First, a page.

“There was an evangelical establishment at the top in the street at number 12, called Abingdon Hall. It’s still there, a red-painted gospel hall run by the Christian Brethren that boasts social events such as ‘Ladies Leisure Hour’ and ‘Missionary Meeting’. Back then, Protestant children could attend meetings of a youth club called Band of Hope … Billy decided the appeal of the Protestant faith was the absence of kneeling. Never one to shy away from a good sing-song, he joined in with the best of them.”
Connolly’s motherless childhood and his relationship later with his abusive father were tempered by his ability to seek amusement beyond the home. In Partick Library he read his way through the children’s section before he graduated to the section for adults, where he discovered Heinrich Harrer’s Seven Years In Tibet, which given the chance he would have visited himself. He joined the Scouts, longed to be an altar boy at St Peter’s Church and had his first kiss in Plantation Park.
Music, however, was from an early age what entranced him most. On his website Connolly wrote: “I first realised I wanted to be an entertainer when I was about 10 or 12. At first I wanted to be Hank Williams, it was quite funny really, my father was a devout Catholic and we lived in the Barras … In the market they sold records, there was always Neil Sedaka booming out and the pop of the day. My father bought a record called Dear Mary by Slim Whitman, thinking it was a hymn. He thought it was about Mary, the mother of Jesus. When he got it home he was disappointed to find it was a love song – a song mourning lost love – but I loved it and I urged him to get more, so he asked the guy in the shop, who gave him Hank Williams, and so I learnt to yodel. I thought I would like to be a Hank Williams kind of guy. He had a character called Luke the Drifter and I saw myself as Luke the Drifter yodelling through life.”
And so, metaphorically if not actually, he has realised his wish. Leaving St Gerard’s secondary school he first worked as a van boy for Bilslands bread then, aged 16, he entered the shipyards, which he has talked about as if it were a Swiss finishing school: “I was so happy there. I fell right into it. Loved it.” Thereafter he had a spell in the Territorial Army in Cyprus and, on his return to Glasgow, found his metier in the folk clubs that were springing up all over the city in the 1960s, eventually forming The Humblebums with Tam Harvey.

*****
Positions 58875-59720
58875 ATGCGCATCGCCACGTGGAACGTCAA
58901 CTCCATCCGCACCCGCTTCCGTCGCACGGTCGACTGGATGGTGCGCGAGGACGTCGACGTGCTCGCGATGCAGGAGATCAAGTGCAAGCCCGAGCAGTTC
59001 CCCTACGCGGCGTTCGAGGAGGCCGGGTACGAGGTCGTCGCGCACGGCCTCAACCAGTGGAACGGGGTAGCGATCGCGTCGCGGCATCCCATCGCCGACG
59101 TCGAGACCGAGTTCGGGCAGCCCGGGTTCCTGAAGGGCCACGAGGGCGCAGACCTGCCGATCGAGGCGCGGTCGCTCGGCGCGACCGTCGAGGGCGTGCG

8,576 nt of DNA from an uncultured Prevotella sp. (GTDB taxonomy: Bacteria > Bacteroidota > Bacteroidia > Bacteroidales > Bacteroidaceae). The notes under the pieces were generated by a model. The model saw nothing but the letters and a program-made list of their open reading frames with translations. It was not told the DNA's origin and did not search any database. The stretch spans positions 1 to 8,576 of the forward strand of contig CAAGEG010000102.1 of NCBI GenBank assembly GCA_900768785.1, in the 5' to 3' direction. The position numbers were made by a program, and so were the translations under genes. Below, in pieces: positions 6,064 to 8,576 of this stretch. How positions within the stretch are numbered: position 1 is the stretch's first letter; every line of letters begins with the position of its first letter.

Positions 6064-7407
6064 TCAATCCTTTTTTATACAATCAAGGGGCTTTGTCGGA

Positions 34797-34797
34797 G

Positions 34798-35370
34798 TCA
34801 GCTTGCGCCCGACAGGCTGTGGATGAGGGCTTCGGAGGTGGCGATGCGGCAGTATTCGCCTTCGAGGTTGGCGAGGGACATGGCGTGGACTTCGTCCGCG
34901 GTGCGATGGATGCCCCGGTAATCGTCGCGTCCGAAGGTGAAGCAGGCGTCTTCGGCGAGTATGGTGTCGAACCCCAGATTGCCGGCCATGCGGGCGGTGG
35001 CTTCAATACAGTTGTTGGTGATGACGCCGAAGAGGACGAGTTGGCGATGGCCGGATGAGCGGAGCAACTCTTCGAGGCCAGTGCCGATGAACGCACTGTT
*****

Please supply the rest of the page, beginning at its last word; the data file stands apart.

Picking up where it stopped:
When Harvey left, Connolly was joined by Gerry Rafferty, with whom he made two albums. Rafferty, who went on to found Stealers Wheel and whose hits include Stuck In The Middle With You and Baker Street, was, Connolly has acknowledged, the better musician of the two. Connolly, however, was the consummate performer. Rab Noakes, who was a member of Stealers Wheel, says, “I think they each got a lot out of each other. They had a lot of shared reference points in their backgrounds, that Catholic-Irish-Scottish thing.”
Noakes first encountered Connolly in the mid 1960s at the Glasgow Folk Centre in Montrose Street, now long gone. “You wouldn’t be allowed in a building like that now for health and safety reasons,” he says. “Billy was around a lot at that time. He played the banjo.” Noakes was subsequently asked by Connolly to join him in a concert at Glasgow’s City Halls in February 1969, which he says was the first time Connolly and Rafferty shared a stage.
In the afternoon before the concert, he recalls, everyone involved met for “a bit of rehearsal” at Connolly’s father’s house. For Noakes, Connolly’s transformation from someone playing “old timey country music” to the headliner who could sell out 11 days of solo gigs at the Apollo may not have been foreseeable but neither was he surprised by it. As Connolly himself has said, he badly wanted to be a musician but he wanted, above all else, to be an entertainer. The one was the servant of the other. If, as with the likes of The Jobbie Weecha, the story took 15 minutes to deliver and the song that followed lasted only 30 seconds, then that was the way things were. For Connolly making the audience laugh was what his act was all about.
That, surely, will be Billy Connolly’s legacy. In a city in which every cab driver, bar fly and football fan thinks he’s Chic Murray or Woody Allen, there is only one comedian to whom Glasgow truly belongs. And, lump or like it, that will soon be official.